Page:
“AJ branch-off edition” is a category of articles which past published in “Acaric Journal”, a career magazine for graduate students and researchers published by Acaric Co., Ltd., or fresh articles only available on the web. This time, we bring you the articles from vol.2.
Dr. Okuda, who made possible the efficient purification of IgM, a technical problem that had long remained unsolved, did not initially aspire to become a researcher but rather to work locally as a science teacher. Dr. Okuda unexpectedly became a researcher due to the winds of the times and achieved excellent results. It may be due to his perseverance in pursuing fundamental research and his aggressiveness in proactively proposing collaborative research.
— What kind of research are you doing?
I am conducting research in the field of biochemistry within the field of medicine. My research targets molecules called “sugar chains,” which are “sugars” such as glucose linked together like a “chain.” When these sugar chains are combined with proteins and lipids, they are called glycoproteins and glycolipids. We are studying the properties of these substances called glycolipids. In the process, we have revealed that glycolipids have the property of strongly inducing antibodies. We are developing unique antibodies that recognize sugar chains by applying this immunity mechanism.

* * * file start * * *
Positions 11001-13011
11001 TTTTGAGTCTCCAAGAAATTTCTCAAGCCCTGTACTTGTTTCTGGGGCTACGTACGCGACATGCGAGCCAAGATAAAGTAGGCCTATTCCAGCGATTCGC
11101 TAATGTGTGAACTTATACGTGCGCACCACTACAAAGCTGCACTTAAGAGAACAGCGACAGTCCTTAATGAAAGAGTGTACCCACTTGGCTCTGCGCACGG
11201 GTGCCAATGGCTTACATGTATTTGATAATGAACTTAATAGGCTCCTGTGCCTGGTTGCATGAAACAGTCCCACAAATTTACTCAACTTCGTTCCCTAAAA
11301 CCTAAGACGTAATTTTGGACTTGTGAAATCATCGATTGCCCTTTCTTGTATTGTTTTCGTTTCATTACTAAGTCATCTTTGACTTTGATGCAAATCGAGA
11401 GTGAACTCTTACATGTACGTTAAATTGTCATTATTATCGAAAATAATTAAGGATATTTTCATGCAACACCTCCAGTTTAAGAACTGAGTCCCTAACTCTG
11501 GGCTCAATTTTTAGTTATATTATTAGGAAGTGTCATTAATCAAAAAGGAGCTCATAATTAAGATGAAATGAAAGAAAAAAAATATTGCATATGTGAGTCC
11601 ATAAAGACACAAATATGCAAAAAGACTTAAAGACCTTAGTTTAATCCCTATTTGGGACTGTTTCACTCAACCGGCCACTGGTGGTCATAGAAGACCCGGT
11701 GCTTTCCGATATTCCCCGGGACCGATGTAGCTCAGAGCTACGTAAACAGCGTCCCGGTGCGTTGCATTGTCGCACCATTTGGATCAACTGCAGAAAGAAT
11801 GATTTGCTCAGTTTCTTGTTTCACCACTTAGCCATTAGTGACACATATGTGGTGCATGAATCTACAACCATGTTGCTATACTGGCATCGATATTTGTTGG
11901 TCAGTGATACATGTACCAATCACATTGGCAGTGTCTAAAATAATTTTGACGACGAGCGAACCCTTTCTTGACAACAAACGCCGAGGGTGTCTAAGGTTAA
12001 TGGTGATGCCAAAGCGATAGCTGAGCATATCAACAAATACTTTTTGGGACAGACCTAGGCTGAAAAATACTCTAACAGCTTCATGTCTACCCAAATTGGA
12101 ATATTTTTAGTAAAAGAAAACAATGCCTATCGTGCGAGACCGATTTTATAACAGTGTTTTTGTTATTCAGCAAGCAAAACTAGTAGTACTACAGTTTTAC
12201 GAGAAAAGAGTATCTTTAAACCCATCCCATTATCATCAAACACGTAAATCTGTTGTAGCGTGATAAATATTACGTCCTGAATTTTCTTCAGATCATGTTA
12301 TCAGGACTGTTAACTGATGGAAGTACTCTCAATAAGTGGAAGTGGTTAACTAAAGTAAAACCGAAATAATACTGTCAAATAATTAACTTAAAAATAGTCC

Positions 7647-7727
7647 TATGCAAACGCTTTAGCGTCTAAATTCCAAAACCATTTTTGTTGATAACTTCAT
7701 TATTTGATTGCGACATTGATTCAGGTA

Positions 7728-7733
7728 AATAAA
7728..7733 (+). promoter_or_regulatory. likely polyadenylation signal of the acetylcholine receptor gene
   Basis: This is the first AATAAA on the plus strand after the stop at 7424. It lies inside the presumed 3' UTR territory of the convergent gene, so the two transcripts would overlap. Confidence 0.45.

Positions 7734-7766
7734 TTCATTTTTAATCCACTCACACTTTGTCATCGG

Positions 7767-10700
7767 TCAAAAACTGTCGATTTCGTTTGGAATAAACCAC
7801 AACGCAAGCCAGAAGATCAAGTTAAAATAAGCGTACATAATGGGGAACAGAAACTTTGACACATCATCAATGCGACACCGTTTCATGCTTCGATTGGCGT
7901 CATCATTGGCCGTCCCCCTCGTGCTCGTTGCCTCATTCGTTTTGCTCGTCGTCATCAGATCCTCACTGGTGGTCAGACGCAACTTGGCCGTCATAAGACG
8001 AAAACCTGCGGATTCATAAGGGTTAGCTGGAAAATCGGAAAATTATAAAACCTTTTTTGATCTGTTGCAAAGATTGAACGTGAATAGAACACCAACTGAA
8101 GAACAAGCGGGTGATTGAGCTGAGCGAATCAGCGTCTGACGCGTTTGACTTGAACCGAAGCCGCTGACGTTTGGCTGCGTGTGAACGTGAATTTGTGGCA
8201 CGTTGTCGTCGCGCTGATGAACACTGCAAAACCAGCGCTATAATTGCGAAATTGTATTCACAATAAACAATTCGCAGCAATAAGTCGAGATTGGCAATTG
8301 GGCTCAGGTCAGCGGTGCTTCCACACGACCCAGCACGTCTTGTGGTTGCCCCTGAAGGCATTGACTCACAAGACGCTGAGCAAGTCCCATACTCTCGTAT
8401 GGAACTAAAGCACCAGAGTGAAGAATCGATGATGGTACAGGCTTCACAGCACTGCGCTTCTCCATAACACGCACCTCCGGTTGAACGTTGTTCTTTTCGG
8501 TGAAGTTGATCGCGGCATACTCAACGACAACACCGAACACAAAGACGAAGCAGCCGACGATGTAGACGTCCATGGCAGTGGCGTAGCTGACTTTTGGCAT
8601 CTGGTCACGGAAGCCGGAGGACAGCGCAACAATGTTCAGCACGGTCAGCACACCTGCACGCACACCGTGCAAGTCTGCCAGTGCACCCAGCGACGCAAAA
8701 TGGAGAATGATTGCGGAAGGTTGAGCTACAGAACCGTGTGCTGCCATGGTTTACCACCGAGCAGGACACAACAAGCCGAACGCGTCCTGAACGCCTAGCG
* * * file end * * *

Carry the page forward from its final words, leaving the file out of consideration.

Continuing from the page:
The industry to which this research is relevant is the pharmaceutical industry. The human body has many sugar chains with characteristic structures that can be markers of diseases. In particular, cancer cells have specific sugar chains, and if these can be detected, they can be applied to test drugs. When microorganisms or viruses infect cells, they use the sugar chains on the cell surface as receptors, so they can also be involved in treating infectious diseases.